I’m sure I’m not alone in regarding Barbara Thompson as one of the greatest musicians the British Isles has produced. A virtuoso jazz saxophonist and flautist as well as a prolific composer, Thompson’s appeared on over 50 albums, written classical concertos, scored soundtracks for hit TV shows (including ITV’s crime drama A Touch Of Frost) and been awarded an MBE for her services to music. More importantly, perhaps, she blazed a trail for female instrumentalists at a time when sexism and chauvinism were rife within Britain’s largely all-male jazz scene. But as her deeply engrossing and beautifully written autobiography reveals, she largely overcame most of the obstacles in her path via a mixture of passionate determination combined with her exceptional talent as a musician.
Thompson’s story began in Oxford, where she was born in 1944. The daughter of an eminent lawyer, she was drawn to music at an early age and when her parents divorced, she found solace by immersing herself in a world of sound; honing her skills as a woodwind player. An aspiring classical flautist, she won a place at the Royal College of Music but around the same time had an epiphany when she heard the Duke Ellington band in concert; mesmerised by the soulful playing of the celebrated American alto saxophonist Johnny Hodges, she then gravitated to the expressive capabilities of the saxophone and fully embraced jazz with its emphasis on improvisation.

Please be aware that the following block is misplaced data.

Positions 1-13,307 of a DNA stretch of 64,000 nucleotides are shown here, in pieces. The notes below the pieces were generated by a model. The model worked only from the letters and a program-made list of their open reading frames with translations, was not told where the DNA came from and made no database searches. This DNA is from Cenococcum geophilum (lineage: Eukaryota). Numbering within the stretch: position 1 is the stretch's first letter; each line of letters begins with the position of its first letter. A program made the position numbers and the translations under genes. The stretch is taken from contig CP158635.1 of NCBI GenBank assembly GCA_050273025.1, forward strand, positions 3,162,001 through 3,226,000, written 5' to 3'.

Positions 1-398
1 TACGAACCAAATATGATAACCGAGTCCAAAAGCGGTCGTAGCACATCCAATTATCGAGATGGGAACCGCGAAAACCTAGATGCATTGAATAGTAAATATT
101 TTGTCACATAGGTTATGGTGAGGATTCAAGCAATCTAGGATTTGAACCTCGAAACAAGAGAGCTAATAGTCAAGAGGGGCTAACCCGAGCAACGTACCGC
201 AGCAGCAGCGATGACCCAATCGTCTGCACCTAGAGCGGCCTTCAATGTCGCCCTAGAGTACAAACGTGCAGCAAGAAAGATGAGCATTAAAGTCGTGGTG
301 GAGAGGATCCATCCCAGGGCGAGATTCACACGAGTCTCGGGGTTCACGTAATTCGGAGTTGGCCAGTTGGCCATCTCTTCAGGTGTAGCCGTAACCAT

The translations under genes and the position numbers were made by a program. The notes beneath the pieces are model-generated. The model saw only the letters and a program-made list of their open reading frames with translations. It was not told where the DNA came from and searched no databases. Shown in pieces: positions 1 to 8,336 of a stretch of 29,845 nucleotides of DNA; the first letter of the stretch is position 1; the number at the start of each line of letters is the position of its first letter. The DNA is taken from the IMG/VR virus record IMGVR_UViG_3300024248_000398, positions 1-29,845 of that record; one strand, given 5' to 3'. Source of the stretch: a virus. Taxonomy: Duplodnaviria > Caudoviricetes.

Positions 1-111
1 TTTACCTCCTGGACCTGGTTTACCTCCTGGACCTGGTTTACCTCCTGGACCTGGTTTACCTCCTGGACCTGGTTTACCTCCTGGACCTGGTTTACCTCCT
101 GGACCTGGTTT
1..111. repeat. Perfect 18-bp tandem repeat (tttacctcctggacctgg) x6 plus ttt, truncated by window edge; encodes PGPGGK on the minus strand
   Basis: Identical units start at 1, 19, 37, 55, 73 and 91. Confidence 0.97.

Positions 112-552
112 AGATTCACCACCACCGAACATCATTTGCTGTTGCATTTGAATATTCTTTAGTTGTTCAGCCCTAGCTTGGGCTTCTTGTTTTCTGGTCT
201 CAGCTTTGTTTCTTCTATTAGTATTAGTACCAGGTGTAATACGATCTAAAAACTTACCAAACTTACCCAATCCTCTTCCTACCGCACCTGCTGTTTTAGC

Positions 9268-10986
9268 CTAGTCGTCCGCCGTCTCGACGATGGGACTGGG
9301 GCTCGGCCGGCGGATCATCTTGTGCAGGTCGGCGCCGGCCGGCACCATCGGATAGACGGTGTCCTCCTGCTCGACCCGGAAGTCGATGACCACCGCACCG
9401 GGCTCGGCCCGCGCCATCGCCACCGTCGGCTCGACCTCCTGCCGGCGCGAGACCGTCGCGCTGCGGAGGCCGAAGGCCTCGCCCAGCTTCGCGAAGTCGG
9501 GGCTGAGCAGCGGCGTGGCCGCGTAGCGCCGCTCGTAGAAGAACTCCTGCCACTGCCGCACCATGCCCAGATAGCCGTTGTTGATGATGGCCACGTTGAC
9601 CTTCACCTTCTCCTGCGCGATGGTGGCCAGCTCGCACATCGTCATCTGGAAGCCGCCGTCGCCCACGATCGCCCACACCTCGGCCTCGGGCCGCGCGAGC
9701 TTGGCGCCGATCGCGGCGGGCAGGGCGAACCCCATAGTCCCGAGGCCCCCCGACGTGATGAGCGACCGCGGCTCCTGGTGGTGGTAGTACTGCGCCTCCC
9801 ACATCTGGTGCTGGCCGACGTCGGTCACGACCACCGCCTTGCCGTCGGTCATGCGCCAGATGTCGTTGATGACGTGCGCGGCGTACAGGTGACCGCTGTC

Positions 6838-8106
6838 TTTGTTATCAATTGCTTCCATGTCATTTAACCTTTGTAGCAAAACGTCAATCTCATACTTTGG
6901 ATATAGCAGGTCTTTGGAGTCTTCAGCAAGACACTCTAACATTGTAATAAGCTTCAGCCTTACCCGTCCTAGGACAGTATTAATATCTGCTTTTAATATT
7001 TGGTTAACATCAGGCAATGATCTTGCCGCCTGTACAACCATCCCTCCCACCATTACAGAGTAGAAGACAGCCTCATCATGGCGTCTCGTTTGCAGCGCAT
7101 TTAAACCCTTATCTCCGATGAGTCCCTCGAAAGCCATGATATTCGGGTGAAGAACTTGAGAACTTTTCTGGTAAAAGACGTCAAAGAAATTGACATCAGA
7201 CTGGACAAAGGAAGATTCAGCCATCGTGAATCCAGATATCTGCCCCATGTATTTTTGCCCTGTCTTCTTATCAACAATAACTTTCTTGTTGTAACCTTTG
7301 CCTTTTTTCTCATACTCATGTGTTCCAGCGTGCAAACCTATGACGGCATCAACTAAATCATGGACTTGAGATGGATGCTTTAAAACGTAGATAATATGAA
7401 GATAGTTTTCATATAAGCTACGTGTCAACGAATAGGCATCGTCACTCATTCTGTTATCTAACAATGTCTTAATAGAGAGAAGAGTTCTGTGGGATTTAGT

She found it hard being taken seriously as a musician at first and after a stint playing with the all-female Ivy Benson Band in 1964, she joined an all-girl pop group, She Trinity, two years later which released a few singles under producer Mickie Most. But if that experience ultimately caused disillusionment, Thompson soldiered on and in 1969, her career took a quantum leap when she joined Neil Ardley’s groundbreaking New Jazz Orchestra, where she was both treated with respect and taken seriously. By then, she was married to drummer Jon Hiseman and played with him in the famous jazz-rock band, Colosseum. It wasn’t long before Thompson took flight with her own band – in fact, she led two different groups in the early ’70s and both helped to stake her reputation; Jubiaba, an earthy, energetic Latin-rock aggregation and the more famous Paraphernalia, whose seamless fusion of jazz, rock and classical flavours garnered them many fans, especially in continental Europe. (Paraphernalia, of course, would become synonymous with Thompson’s name and the band remained active up until 2015).
As well as documenting her musical endeavours in the kind of forensic detail that will satisfy the anorak brigade, Thompson’s book interweaves family life into the narrative, resulting in a book that is well-balanced in the way it juggles personal concerns with career exploits. But what makes the book such a joy is not only Thompson’s eloquent delineation of her life but the copious amount of accompanying illustrative material, which truly brings her story alive in vivid detail. Commendable, too, is Thompson’s unflinching honesty, especially in regard to how she coped after being diagnosed with Parkinson’s Disease in 1997, and her heartbreak at losing her husband, Jon, in 2018.
Funny and heartbreaking, revelatory and insightful, Journey To A Destination Unknown is undoubtedly a story of a life well-lived; a tale of tenacity and courage, but also, ultimately, love.
Get the book here: https://barbara-thompson.co.uk/product/journey-to-a-destination-unknown/